• Ask your group to pre-read the chapters before coming.
  • Listen to the bible read aloud for you on a device (e.g. You Version). This will take about fifteen minutes to do as a group.
  • Divide your group into sections and have them read different chapters on their own. Then, when you study chapter 7, they might be able to add some input from the chapter that they read.
  • Read aloud the overview below before reading chapter 7 together.

Once the context is covered, read through chapter 7 and conduct a study as normal. Here is a link to an outline for your study. Use that study outline along with the notes below to help.


The chosen people of Israel have been rebelling against God for centuries. Even though God saved them from slavery and nurtured them into a mighty nation. Even though God gave them a great city and the Temple as the place designated by God for true worship. Even though God had sent prophet after prophet to warn the people to repent. Israel and Judah have rebelled and resisted God’s grace and promises. Now, while in a foreign land, Ezekiel is instructed on what to say and do to communicate to the people of Israel: the end is here! Ezekiel was told in chapter 3 that if he fails to warn the people, then their blood is on his hands.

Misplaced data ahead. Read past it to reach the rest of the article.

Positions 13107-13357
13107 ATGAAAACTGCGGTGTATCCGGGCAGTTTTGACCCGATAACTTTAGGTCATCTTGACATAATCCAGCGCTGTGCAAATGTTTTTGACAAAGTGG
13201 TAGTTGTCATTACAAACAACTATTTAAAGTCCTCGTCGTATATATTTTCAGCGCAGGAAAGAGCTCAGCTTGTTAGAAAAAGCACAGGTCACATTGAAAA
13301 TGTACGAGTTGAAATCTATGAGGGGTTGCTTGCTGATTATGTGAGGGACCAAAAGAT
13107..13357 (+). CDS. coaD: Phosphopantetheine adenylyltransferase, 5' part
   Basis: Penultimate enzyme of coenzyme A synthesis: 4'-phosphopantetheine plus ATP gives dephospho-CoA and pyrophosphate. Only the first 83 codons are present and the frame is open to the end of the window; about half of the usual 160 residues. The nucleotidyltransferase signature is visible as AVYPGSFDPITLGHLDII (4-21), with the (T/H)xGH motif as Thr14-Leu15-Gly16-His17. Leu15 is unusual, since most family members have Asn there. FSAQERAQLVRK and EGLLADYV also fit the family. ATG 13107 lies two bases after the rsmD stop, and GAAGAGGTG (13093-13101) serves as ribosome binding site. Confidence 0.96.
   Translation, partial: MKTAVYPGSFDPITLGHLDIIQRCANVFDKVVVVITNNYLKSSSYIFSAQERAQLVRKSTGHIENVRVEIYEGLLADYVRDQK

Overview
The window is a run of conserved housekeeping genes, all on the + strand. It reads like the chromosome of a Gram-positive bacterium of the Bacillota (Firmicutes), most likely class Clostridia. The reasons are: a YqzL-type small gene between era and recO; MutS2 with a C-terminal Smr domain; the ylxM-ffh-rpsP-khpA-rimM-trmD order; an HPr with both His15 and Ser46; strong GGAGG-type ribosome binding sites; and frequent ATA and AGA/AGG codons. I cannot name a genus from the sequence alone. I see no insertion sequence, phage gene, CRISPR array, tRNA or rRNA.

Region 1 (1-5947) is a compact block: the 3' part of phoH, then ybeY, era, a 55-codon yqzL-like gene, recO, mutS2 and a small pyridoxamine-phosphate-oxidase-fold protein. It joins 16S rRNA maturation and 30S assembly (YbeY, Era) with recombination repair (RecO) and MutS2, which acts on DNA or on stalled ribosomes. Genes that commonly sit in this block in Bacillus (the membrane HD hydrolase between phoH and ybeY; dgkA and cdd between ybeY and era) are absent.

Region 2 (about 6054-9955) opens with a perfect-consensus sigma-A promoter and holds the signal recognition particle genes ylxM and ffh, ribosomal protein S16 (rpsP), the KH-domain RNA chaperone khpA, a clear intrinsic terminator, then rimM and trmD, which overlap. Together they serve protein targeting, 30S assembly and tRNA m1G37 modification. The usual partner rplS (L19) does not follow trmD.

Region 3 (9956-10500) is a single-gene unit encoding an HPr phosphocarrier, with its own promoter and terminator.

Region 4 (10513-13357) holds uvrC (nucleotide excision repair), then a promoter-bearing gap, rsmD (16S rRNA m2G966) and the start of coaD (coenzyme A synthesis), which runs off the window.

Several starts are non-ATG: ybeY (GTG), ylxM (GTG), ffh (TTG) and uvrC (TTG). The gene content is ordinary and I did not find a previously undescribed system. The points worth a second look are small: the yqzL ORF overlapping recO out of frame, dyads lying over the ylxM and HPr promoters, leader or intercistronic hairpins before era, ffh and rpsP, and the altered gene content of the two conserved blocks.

Overview of chapters 4-6…

The LORD instructs Ezekiel to perform 4 things with his body. 1) He is to use clay to illustrate Jerusalem being surrounded and under siege, 2) he is to lay down on his left side for 390 days to represent the 390 years of rebellion and then on his right side for 40 days to represent the 40 years of judgement, 3) while lying down, he is to eat an incredibly small amount of food which would have tasted awful. He is told to cook the food on human dung, but protests and is allowed to cook it on cow dung! Yay! 4) He is told to take a sword and shave his beard (ouch) and with a third, burn it, another third, strike it with the sword and with the final third, scatter it into the wind. This is to communicate that the people of Israel will be subject to famine as they are caged in the city under seige, then they will be struck down by the sword of the enemy and the final third who happen to escape will be scattered but then hunted down and killed also.

They are described as worse than the nations and are being judged because they have defiled God’s sanctuary. God is against them and what is predicted to happen is from the LORD – and they will know it!

In chapter 6, the focus is on the mountains where the third who are scattered may run for protection. But they won’t find it there. The mountains were where Israel worshipped other gods and this is where the final survivers will be slain. The whole land will be deserted and it will be clear that the LORD did this. It is restated that there will be 1) famine, 2) sword and 3) scattering.

Observations on chapter 7

For the first time in Ezekiel, we see something that looks like poetry. Our English bibles tell us that this is Hebrew poetry when they lay out the text indented like poetry. You know what they say, poetry is lost in translation…or something like that!

There is a repeated cycle in the chapter which the below table highlights. Verses 12-27 take up the largest section which fleshes out the brief summary of verses 3-4.